Seasonal Influenza

Flu can be dangerous!!

What is influenza?

Influenza which is commonly known as flu is a viral air-borne respiratory disease affecting humans and certain animals. Flu is very contagious and one can catch it from the air; from someone who is sneezing or coughing; from close contact with someone who has flu or from touching contaminated objects and transferring germs to the respiratory system. Flu is characterized by high fever (39° - 40°), headaches, severe cough, extreme fatigue, dry cough, muscle aches, sore throat, runny/stuffy nose and in some cases stomach symptoms e.g. nausea, vomiting and diarrhoea especially in children.

Are you at Risk?

The United Nations Medical Directors continue to recommend that all staff should consider being vaccinated, as influenza viruses continue to pose a risk of disease to many individuals regardless of whether the world is in a pandemic situation or not. Vaccination is of particular importance for those at greater risk of complications from flu. Most complications occur in people aged 65 years and over or in people with pre-existing medical conditions such as heart or lung disease and diabetes. Pregnant women, infants and very young children are also at increased risk of complications from influenza.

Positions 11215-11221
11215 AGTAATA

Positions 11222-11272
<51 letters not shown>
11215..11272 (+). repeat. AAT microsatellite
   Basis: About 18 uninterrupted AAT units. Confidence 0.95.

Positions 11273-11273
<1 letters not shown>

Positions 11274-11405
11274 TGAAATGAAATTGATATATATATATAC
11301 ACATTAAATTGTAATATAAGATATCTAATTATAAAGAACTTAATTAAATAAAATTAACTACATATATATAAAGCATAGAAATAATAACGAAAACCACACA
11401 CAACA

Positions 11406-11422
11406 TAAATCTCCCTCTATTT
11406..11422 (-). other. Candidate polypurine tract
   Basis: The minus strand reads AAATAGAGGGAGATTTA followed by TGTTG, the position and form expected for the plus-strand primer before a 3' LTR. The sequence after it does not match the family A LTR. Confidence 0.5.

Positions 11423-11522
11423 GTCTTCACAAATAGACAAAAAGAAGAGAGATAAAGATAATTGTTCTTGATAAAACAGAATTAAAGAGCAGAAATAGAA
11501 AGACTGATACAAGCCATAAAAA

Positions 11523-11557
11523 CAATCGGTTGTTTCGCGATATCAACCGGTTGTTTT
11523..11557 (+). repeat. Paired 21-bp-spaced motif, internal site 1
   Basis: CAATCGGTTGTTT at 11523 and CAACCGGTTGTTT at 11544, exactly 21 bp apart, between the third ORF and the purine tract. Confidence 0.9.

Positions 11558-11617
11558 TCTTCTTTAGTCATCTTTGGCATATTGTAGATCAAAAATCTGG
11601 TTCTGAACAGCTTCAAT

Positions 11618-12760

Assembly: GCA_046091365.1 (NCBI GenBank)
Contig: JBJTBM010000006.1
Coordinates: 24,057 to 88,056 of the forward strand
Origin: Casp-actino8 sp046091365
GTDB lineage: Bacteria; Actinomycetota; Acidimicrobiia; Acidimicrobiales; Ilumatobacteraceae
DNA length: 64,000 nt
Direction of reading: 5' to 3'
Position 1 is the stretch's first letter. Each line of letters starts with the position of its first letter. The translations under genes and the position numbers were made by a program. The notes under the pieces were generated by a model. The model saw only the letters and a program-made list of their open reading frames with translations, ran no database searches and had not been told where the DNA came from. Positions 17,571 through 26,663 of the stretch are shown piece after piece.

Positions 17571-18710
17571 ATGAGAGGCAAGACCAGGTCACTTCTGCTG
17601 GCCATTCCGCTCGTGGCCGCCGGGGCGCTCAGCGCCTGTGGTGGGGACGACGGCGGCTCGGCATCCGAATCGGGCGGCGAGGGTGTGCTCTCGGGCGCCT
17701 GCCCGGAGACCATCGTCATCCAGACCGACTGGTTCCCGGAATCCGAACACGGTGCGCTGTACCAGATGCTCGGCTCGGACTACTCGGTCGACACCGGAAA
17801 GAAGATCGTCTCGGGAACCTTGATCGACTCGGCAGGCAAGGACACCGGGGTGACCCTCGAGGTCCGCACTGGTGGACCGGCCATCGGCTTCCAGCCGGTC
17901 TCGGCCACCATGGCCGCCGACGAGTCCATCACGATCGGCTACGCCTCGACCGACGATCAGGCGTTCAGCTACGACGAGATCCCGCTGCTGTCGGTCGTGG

Cold or Flu

Common cold is usually confused with flu. There are marked similarities and differences between the common cold and the flu. Both common cold and flu are caused by viruses. No effective cure is available for a cold, though treatments have come out for flu and there is a vaccination for the flu.

The table below summarizes the difference between the common cold and flu.

Symptoms Cold Flu
Fever Rare Usual; high (100 Degrees to 102 Degrees F; occasionally higher, especially in young children); lasts 3-4 days
Headache Rare Common
General aches, pains Slight Usual; often severe
Fatigue, weakness Sometimes Usual; can last up to 2-3 weeks
Extreme exhaustion Never Usual; especially at the beginning of the illness
Stuffy nose Common Sometimes
Sneezing Usual Sometimes
Sore throat Common Sometimes
Chest discomfort, cough Mild to moderate hacking Common; can become severe

How to Prevent…

  • Get flu vaccination. The single best way to prevent the Flu is to get a Flu vaccination before the Flu season every year. This helps reduce the risks of death as well as the chances of hospitalization.
  • Wash your hands frequently and properly with soap or hand sanitizer.
  • Cough etiquette: advise those around you who are sick with flu to cover their mouth with elbow when you sneeze/ sneeze into a tissue that can then be disposed of in a closed dustbin. Stand at a distance of at least 1m from someone who is sick with flu